Compared to data reported on May 18, this week’s data saw an increase for people who reported going to the gym (17 percent vs.10 percent last week). The data saw a decrease for people who reported going to a restaurant (32 percent vs. 46 percent last week), those going to the bar (10 percent vs. 14 percent last week), those going to a salon/barbershop (5 percent vs. 8 percent last week) and those going to some other business (10 percent vs. 26 percent last week).

The number of those who attended a mass gathering or other large event decreased from 12.4 to 12.3 percent compared to last week.

In addition to the traditional case investigation, the Department of Health launched the Connect & Protect Form as a means to complete a digital case investigation. During the week of May 9 – May 15, there were 322 forms completed and returned. Of the 97.8 percent, or 315 people, who answered whether they spent time at any business establishment two days before symptom onset or positive collection date if asymptomatic, 12.7 percent, or 41 individuals, individuals answered yes:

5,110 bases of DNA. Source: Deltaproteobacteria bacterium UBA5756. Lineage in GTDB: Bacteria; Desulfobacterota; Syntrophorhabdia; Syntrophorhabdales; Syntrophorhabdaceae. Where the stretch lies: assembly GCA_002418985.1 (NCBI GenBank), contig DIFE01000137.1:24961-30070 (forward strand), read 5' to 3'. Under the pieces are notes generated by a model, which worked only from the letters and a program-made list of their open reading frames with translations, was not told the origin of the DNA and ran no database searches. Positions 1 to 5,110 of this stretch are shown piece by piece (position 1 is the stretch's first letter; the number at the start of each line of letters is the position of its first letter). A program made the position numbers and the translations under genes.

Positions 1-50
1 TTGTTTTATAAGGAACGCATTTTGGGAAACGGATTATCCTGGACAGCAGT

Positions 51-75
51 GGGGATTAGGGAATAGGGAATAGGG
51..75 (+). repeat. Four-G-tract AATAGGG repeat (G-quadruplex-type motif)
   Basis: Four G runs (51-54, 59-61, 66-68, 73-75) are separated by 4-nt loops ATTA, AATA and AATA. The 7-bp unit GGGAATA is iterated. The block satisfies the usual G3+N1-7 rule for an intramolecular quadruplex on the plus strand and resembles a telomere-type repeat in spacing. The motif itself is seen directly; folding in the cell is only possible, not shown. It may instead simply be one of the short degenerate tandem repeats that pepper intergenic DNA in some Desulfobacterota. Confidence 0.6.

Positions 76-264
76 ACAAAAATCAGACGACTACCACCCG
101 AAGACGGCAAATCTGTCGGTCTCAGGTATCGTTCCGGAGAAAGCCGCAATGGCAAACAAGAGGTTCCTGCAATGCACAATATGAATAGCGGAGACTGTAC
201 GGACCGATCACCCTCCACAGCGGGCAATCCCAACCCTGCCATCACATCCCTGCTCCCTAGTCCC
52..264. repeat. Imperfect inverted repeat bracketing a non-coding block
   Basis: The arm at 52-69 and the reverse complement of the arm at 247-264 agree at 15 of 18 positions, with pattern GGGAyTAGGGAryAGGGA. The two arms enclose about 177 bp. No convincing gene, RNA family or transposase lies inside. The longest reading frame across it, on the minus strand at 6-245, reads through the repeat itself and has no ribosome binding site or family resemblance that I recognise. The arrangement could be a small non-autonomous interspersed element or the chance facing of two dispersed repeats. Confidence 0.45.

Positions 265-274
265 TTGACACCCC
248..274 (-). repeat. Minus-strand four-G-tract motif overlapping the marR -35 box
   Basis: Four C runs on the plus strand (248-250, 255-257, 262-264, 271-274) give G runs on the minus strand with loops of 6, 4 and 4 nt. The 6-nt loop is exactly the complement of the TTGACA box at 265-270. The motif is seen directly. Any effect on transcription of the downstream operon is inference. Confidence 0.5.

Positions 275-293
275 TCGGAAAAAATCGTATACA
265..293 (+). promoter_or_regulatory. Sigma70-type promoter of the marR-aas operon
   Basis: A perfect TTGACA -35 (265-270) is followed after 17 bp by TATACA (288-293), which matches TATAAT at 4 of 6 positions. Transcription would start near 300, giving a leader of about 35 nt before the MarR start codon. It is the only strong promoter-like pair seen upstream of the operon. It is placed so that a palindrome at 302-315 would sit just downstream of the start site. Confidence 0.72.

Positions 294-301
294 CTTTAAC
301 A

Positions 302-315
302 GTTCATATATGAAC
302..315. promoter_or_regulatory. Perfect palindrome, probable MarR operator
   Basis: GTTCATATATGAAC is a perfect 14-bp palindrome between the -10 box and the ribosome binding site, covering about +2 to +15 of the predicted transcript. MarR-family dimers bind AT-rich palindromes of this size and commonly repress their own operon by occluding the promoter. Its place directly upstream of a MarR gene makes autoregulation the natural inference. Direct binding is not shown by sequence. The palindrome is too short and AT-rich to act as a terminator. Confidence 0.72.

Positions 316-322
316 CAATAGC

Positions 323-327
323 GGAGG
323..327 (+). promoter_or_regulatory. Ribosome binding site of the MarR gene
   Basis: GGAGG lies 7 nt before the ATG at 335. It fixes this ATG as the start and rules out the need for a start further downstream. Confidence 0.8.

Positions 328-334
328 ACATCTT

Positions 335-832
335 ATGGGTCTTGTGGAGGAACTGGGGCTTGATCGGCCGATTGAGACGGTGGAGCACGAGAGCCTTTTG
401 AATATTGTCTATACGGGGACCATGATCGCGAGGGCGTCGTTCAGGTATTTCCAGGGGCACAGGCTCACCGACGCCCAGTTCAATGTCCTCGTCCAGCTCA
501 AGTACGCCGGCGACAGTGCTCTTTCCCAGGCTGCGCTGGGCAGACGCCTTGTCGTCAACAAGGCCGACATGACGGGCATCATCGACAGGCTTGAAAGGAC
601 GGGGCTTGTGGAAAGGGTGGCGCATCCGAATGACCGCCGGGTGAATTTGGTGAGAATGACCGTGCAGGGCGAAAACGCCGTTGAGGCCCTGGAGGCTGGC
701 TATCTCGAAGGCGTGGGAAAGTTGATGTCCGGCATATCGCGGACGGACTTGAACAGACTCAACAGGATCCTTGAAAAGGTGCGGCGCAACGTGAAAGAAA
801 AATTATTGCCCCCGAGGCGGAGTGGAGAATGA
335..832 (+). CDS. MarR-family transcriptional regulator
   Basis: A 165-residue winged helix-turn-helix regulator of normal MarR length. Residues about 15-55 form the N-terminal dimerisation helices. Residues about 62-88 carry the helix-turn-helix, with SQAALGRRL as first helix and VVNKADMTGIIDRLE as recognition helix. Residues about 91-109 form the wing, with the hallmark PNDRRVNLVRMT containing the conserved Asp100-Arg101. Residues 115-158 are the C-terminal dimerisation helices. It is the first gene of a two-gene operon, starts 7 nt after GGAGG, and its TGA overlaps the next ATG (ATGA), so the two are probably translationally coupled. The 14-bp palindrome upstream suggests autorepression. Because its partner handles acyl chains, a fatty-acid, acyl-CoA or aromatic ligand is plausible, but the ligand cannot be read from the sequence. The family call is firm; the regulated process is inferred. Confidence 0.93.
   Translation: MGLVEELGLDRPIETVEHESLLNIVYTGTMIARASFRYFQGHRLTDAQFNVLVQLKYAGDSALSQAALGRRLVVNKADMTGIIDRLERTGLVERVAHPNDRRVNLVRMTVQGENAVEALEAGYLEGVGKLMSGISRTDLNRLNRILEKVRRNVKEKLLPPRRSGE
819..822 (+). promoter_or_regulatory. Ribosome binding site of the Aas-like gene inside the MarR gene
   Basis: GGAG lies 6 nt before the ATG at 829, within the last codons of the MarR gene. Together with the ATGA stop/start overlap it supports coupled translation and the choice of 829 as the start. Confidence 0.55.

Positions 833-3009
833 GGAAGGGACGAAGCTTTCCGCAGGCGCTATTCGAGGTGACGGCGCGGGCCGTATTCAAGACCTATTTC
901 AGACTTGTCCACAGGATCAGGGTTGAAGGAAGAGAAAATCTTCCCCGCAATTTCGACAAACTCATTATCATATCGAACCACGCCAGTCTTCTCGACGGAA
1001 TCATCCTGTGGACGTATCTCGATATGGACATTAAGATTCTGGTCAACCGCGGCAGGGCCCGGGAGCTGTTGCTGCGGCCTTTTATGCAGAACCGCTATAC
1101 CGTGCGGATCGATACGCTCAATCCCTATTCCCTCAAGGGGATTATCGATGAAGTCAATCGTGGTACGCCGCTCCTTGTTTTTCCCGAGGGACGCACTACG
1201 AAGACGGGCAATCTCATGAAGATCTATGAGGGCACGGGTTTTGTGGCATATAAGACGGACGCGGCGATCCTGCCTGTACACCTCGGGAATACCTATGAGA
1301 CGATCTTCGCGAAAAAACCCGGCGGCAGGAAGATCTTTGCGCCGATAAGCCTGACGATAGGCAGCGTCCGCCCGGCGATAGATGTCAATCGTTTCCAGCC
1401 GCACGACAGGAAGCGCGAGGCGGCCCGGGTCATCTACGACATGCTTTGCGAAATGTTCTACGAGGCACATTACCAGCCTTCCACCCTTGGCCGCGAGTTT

• 31 percent (13) of those who said yes reported going to a restaurant;
  • 10 percent (4) of those who said yes reported going to some other business establishment;
  • 10 percent (4) of those who said yes reported going to a bar;
  • 17 percent (7) of those who said yes reported going to a gym/fitness center; and
  • 5 percent (2) of those who said yes reported going to a salon/barbershop.

The numbers above highlight business settings and mass gatherings as possible sites for transmission. With less than 10 percent of those asked about what types of businesses they visited or if they attended a mass gathering responding to the question, the department is again reminding Pennsylvanians that it is essential that they answer the phone when case investigators call and to provide full and complete information to these clinical professionals or on the Connect & Protect form the case investigator provides.

Gov. Wolf continues to prioritize the health and safety of all Pennsylvanians through the COVID-19 pandemic. Pennsylvanians should continue to take actions to prevent the spread of COVID-19, regardless of what county they live in. COVID-19 has been shown to spread easily in the air and contagious carriers can be asymptomatic. Pennsylvanians are encouraged to wash their hands, social distance, avoid gatherings and download COVID Alert PA.